The most recent of the Early Reviewer books from Library Thing; the irony is that the previous book by this author, Rooms, is the first book i’ve not been able to finish in years, so how delicious that i have been asked to read and review this, his second work. I have to say that this is definitely an improvement on the other, at least i was able to finish it ~ though not, it must be added, without some procrastination and struggle. I’m not sure how to continue with this review, there’s quite a lot i want to write, and it seems to go in several different directions. Maybe first of all, reasons for my difficulty in reading it.
I was at least a hundred and twenty pages into the book before i had even a shred of interest in the characters or cared for them in the least; that in itself is a poor route for an author to travel down. If he doesn’t have the characters, though, maybe the author can offer a strong, believable, imaginative, seductive plot; maybe, but not this author. With neither plot nor characters just about all that’s left is the possibility of delightful, insightful, masterly writing style, near the quality of a Faulkner or a Sterne; sadly, Rubart does not have that ability, either. All that these lacks leave, as far as i can tell, for a piece of literature to have in order to be compelling, is its theme; here too, as i’ll detail below, the book fails.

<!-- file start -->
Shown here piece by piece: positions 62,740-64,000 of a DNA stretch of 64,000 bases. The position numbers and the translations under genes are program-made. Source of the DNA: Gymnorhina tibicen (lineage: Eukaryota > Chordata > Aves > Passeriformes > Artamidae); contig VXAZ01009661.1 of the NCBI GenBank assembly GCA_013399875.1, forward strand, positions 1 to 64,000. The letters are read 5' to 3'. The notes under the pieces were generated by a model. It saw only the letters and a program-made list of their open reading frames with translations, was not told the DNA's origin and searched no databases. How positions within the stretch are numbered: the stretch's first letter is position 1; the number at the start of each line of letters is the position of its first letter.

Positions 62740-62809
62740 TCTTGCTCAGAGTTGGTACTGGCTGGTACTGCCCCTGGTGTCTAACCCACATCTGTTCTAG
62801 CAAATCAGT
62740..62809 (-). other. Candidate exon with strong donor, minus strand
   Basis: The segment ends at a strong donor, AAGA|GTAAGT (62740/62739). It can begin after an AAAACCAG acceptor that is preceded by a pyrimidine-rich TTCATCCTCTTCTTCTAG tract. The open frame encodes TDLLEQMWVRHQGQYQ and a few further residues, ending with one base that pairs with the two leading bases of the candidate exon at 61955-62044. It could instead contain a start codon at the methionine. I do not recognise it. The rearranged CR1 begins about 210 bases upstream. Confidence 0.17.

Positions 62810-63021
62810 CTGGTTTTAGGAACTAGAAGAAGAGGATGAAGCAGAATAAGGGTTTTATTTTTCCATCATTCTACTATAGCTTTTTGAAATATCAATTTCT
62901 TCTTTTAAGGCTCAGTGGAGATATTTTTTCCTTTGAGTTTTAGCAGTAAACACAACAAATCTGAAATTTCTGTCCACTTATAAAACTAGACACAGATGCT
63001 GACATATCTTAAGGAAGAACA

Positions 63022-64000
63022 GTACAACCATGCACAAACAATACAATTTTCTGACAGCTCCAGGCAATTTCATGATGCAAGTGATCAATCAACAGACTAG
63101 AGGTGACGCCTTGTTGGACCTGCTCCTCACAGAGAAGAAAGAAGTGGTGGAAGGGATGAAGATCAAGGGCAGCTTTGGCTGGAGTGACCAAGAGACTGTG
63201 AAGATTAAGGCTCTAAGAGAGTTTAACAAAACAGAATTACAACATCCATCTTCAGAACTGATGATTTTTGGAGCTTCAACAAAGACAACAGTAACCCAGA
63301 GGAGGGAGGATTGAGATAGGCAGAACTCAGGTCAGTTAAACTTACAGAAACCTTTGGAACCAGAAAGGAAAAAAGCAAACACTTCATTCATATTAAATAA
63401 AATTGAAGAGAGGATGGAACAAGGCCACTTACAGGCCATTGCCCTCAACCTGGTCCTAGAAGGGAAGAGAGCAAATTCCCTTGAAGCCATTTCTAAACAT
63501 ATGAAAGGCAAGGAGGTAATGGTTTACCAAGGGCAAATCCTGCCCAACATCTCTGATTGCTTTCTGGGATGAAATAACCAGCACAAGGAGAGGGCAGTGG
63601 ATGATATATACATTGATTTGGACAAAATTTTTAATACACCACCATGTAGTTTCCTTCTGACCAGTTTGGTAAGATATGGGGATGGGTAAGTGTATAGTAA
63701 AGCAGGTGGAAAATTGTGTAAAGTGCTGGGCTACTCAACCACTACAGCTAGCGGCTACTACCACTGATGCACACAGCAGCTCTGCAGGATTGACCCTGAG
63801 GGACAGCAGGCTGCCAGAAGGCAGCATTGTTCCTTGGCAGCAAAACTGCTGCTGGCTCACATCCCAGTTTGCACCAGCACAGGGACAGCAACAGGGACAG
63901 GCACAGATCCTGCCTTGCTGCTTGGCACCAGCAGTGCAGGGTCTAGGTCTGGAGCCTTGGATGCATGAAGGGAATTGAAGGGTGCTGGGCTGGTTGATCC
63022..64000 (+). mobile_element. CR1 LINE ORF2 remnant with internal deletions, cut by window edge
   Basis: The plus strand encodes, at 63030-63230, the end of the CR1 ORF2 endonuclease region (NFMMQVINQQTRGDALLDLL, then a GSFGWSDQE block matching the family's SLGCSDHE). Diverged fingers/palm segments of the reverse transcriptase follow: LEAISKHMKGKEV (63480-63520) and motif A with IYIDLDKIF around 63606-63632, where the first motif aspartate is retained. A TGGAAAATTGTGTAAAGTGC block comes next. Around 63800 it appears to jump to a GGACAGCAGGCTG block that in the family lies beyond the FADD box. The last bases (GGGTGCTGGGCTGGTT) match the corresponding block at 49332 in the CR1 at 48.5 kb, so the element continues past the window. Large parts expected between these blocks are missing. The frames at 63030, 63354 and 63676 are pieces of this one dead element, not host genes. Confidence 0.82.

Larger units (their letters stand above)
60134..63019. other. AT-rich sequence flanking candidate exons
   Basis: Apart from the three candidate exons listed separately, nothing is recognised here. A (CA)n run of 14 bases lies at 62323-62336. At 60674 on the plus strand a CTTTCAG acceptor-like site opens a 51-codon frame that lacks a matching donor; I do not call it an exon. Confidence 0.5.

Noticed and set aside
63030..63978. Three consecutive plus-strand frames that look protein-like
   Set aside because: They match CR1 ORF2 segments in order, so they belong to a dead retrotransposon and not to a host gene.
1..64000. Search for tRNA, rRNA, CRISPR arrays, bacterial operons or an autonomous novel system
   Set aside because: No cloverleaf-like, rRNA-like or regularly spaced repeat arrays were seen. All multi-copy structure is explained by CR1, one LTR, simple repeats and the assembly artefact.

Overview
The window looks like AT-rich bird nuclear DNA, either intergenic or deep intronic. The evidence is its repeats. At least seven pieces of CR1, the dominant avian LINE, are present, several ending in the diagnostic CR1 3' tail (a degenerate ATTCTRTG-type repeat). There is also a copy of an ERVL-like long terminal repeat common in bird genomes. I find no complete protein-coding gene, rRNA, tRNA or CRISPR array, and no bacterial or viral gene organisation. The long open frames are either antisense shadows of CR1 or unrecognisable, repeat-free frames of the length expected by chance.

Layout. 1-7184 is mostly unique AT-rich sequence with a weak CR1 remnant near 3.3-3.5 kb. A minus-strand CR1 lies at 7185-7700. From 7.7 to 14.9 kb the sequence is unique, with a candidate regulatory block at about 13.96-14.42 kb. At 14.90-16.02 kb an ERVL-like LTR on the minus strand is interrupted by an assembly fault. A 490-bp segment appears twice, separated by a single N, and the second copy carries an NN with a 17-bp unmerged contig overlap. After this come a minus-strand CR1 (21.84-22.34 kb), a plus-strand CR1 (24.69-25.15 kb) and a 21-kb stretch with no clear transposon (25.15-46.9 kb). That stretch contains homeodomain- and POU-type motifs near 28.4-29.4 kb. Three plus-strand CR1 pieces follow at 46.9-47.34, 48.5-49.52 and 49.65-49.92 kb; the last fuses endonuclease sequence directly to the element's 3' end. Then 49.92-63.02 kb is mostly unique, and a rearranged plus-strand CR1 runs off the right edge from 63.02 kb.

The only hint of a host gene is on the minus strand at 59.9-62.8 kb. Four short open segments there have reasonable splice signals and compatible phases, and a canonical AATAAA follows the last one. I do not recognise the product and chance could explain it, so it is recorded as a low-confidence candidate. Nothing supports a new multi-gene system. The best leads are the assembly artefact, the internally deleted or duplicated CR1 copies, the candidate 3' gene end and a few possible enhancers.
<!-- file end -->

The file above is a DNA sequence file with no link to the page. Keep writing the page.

Characters: The protagonist is a successful, on the cusp of being very successful, film-maker who is haunted by his father’s dementia-ridden death, with the belief that he is himself going down the same road of memory loss; secondary to him is his (also dead) wife’s foster-sister, who has her own issues revolving around her family’s identity and her past; together they are drawn to a small Oregon town, Three Peaks, where she seems to have come from, and his father had some experience involving the Book of Days, and once there they meet the other characters in the novel, each of whom seems to have a secret, though none has any reason for it to be secret and none keeps it in the end. The townspeople seem to revolve in several groups, each of which has its own take on the big secret of the town, that there is some spiritual or new age benefit there, perhaps involving the supposed Book of Days which Cameron and Ann are looking for.